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About the jfish Project

Why do this? - The Practical Answer

It is estimated that over 100 million general anaesthetics are performed in the world each year - a significant proportion of these occur in developing countries. Many developing country medical institutions continue to use aged monitoring technologies or more commonly, do without certain modalities entirely. Most attempts to bridge this technological divide aim to rectify such disparity through the donation of surplus modern equipment.

The double-edged sword of equipment donation

While the donation of medical equipment often arises from the most noble of intentions, donation produces its own problems.

  • Training and local-language documentation is often not available.
  • There is no provision for maintenance of equipment.
  • Much equipment requires expensive and specialised consumables not available in many developing countries.
  • A once-off donation provides no mechanism for ongoing access to evolving technologies.
  • Isolated donations result in incompatible systems being used in parallel within organisations and health structures.
  • Infrastructure is often of poor quality, such as unreliable or absent mains power supplies - an environment that most medical equipment is not suited for.
  • Equipment is often inappropriate for local use, being produced for use within a Western context.
  • Intellectual property laws, equipment patents and commercial secrecy heavily restrict use of Western equipment. Equipment is thus unable to be adapted, unable to be improved and unable to be extended to be made more locally useful.
  • While an initial donation may be free, future replacement or upgrade is prohibitively expensive.
  • Commercial medical equipment companies have little interest in supporting the use of their products in the comparatively poorly profitable markets of developing countries.
  • Donation is a one-way exchange and fosters a culture of dependence and a false belief in the inherent superiority of Western equipment and innovation.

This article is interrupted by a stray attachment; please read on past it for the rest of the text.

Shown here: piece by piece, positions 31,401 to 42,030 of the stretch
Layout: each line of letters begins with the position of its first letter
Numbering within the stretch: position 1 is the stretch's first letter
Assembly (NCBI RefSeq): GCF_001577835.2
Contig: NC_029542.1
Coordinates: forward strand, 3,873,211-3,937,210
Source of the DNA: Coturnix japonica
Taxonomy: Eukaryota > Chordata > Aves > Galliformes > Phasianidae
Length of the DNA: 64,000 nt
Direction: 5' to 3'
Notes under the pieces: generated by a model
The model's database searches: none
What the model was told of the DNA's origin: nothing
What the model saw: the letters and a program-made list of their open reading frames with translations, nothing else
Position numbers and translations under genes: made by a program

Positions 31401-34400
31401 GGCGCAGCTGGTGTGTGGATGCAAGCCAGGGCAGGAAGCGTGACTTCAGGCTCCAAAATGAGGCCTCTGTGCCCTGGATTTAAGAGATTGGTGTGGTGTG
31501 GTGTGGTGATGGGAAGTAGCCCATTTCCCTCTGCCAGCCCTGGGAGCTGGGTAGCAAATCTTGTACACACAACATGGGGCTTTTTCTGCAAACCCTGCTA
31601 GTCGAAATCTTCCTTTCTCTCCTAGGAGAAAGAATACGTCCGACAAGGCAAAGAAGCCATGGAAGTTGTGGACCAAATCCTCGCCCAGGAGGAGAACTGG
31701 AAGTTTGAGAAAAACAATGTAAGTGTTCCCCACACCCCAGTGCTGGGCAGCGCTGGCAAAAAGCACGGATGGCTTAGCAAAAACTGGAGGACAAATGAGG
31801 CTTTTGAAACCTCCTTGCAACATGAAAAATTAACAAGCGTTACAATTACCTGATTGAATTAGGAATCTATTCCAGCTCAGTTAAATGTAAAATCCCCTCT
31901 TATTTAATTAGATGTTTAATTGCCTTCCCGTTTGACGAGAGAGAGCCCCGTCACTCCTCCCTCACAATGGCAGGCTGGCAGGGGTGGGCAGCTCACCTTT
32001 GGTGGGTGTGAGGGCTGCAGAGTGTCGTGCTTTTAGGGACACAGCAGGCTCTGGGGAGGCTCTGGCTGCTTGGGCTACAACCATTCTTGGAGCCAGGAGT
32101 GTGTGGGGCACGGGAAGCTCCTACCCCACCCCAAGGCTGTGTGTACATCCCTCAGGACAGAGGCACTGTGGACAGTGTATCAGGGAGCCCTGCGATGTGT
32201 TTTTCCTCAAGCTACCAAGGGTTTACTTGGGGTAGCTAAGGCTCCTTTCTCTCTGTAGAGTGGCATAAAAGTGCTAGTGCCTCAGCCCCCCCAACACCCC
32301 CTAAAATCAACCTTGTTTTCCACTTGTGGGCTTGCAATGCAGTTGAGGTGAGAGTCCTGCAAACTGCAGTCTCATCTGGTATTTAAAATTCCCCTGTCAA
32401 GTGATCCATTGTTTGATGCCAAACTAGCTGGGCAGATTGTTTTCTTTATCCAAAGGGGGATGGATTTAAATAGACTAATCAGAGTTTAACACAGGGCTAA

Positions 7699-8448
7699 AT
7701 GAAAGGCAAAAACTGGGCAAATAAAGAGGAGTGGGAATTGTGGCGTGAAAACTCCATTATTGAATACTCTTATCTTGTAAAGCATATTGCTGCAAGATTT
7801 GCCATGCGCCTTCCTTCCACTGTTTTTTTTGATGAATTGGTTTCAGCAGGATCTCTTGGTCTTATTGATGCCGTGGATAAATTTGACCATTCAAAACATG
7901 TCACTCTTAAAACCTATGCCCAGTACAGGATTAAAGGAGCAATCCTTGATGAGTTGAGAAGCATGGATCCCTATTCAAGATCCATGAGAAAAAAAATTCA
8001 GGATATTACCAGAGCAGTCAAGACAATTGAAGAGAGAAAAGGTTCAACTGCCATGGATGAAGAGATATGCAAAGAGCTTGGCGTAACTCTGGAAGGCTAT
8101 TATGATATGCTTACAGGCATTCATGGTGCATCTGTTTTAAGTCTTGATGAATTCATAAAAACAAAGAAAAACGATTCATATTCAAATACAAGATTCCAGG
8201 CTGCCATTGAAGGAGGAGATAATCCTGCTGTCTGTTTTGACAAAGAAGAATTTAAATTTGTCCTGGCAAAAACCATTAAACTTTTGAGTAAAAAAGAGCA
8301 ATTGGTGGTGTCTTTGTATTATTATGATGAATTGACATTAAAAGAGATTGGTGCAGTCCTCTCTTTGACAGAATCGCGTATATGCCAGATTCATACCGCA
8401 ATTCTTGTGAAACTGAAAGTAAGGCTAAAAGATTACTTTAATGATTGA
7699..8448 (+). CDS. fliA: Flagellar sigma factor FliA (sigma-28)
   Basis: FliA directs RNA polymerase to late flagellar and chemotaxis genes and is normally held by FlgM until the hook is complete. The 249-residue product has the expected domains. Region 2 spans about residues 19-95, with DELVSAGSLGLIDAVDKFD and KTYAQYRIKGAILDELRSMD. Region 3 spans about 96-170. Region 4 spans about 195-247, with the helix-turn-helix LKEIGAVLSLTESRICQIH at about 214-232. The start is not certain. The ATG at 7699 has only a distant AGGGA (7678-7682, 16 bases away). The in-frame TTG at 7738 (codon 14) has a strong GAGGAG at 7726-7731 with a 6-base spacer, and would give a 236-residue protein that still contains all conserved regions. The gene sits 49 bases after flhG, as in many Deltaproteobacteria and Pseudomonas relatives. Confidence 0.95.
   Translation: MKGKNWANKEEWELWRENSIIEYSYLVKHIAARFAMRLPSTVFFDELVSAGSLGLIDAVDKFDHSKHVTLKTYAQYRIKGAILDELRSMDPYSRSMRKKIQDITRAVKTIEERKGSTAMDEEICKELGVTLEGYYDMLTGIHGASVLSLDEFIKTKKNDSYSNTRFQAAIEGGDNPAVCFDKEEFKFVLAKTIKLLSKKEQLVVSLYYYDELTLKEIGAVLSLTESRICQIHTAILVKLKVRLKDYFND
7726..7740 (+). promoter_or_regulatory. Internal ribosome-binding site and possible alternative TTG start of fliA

The jfish Project seeks to address these problems.

Why do this? - The Socio-political Answer

Many established and ubiquitous monitoring technologies are based upon research and development originally conducted in publicly funded institutions. Of equal significance, these technologies are often based upon quite simple science and well-established engineering principles, hardly justifying the high cost that public health systems throughout the world must pay for access to such technology.

Recent new technologies enforce an even higher level of restriction and control. Many of these new technologies are founded upon the commodification of public goodwill and resources, yet commercial motivations apply limits to subsequent public and professional access.

The jfish Project does not seek to compete against such commercial forces, nor to undermine in anyway the many significant medical advances made by these companies. We merely aim to provide a safe and reliable alternative for the members of the world’s population who are economically marginilised and do not have access to many of the technologies considered essential to the provision of quality anaesthetic care in the developed world.

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